Posted on October 31, 2016 by Jon Gutmacher in Don West
Self-Defense Civil Suits in Florida
Civil Suits Involving Self-Defense in Florida
Most people believe the trauma of having to use lawful self-defense to protect yourself or your family from a criminal attack is bad enough. But what happens if the estate of the criminal you shoot sues you? Or worse still, what if your attacker survives, makes up some phony story, blames you, then charges you with excessive force?
For most people, the costs of defending against these kinds of legal actions can ruin them financially. And frankly, the mental stress involved often destroys their health, costs them their job and leads to families breaking apart. I’ve seen this happen far too often. The only real solution here is to get the absolute best self-defense protection plan on the market.
Let’s take a look at the two Florida laws that govern these types of self-defense legal scenarios: F.S. 776.085 and F.S. 776.032.
Law F.S.776.085 pertains to suits brought by an actual participant in a forcible felony, or the attempt of a felony. A suit may also be brought on the plaintiff’s behalf, for example, by his or her estate.
A good defense against these kinds of suits can be mounted if the criminal was convicted of a forcible felony or its attempt, or in absence of a conviction, lawyers can prove he or she participated in the crime.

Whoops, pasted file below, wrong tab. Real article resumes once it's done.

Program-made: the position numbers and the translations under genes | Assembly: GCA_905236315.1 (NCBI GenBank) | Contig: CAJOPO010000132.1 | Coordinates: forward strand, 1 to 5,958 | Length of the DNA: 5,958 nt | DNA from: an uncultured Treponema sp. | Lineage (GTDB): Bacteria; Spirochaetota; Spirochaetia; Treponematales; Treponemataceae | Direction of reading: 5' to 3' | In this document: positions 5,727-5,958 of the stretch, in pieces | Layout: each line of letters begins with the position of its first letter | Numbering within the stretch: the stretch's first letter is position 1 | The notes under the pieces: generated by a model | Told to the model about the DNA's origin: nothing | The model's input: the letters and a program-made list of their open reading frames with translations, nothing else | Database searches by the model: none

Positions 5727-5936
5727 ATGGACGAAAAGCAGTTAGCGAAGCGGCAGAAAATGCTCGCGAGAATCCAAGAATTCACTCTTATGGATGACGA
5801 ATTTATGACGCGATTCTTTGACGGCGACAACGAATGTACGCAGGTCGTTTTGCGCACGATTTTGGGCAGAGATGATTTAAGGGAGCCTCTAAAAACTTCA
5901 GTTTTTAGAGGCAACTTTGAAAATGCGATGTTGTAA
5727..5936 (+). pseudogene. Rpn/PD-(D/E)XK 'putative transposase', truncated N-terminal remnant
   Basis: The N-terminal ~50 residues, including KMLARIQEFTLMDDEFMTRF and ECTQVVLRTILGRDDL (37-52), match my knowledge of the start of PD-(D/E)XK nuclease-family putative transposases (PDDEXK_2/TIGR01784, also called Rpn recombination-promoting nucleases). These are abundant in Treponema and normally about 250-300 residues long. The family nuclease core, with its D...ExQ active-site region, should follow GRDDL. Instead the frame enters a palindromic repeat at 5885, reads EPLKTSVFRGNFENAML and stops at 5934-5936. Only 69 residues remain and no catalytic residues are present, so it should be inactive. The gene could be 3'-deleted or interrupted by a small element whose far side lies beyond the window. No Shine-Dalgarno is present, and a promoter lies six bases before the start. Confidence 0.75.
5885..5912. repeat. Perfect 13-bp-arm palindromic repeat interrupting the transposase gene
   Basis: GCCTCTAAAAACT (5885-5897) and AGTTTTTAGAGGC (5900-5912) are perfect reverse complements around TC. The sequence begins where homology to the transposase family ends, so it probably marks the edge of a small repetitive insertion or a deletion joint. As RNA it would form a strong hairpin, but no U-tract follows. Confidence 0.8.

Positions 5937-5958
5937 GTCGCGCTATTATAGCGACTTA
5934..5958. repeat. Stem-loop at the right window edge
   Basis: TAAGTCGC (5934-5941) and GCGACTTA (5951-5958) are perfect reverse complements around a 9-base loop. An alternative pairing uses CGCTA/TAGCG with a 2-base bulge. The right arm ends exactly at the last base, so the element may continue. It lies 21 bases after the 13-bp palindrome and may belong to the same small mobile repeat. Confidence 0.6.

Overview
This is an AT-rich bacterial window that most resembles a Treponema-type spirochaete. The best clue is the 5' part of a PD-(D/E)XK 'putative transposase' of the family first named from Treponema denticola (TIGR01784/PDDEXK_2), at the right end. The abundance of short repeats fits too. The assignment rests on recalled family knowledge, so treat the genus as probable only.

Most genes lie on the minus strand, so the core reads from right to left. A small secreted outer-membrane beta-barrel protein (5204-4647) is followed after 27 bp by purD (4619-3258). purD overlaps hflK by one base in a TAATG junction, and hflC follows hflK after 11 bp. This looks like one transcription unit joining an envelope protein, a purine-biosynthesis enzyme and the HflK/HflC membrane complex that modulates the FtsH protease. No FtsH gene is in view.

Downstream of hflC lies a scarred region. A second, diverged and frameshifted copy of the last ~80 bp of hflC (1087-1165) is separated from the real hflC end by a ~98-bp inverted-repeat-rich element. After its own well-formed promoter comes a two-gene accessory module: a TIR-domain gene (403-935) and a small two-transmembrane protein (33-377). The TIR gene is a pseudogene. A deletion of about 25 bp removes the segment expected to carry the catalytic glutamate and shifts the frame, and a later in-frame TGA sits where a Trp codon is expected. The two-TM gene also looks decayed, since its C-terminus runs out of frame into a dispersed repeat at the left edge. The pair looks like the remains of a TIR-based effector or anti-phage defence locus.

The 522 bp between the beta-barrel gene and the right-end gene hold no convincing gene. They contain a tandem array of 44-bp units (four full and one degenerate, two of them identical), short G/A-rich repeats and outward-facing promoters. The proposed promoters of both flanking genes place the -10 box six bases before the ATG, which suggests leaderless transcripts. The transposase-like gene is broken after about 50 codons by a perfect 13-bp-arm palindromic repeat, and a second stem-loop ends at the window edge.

A successful defendant (the party forced to use self-defense) is entitled to an award of costs and reasonable attorney fees after defending the suit. If the individual who brings the suit was convicted of the crime, that should stop the suit immediately. However, if no prosecution ensued because the culprit died, or if the attacker somehow beat the charges or got a “lesser” charge that isn’t a forcible felony or its attempt, you may have to fight to defend your justified use of force. Likewise, if your attacker somehow got a “withheld adjudication,” an open question still exists as to whether or not a withheld adjudication will be treated as a “conviction” in a civil suit.
Law F.S. 776.032, on the other hand, states that a person who uses lawful self-defense according to Chapter 776 of the Florida Statutes is entitled to immunity from any civil suit brought “by the person . . . against whom the force was used.” It includes suits brought by someone on behalf of an estate, etc. A successful defendant is entitled to reasonable attorney fees, court costs, loss of income and all other expenses incurred in defending the suit.
Unfortunately, the law is unclear as to whether it would preclude a suit for negligence by an innocent bystander accidentally injured in the self-defense incident. Likewise, a possible question also exists as to whether or not the statute would prevent a civil suit for the use of excessive force in an otherwise lawful self-defense situation.
Right now, it’s unsettled as to whether a finding of immunity in a criminal case for the defendant can be used as a defense in a subsequent civil case – or whether that immunity is subject to being relitigated.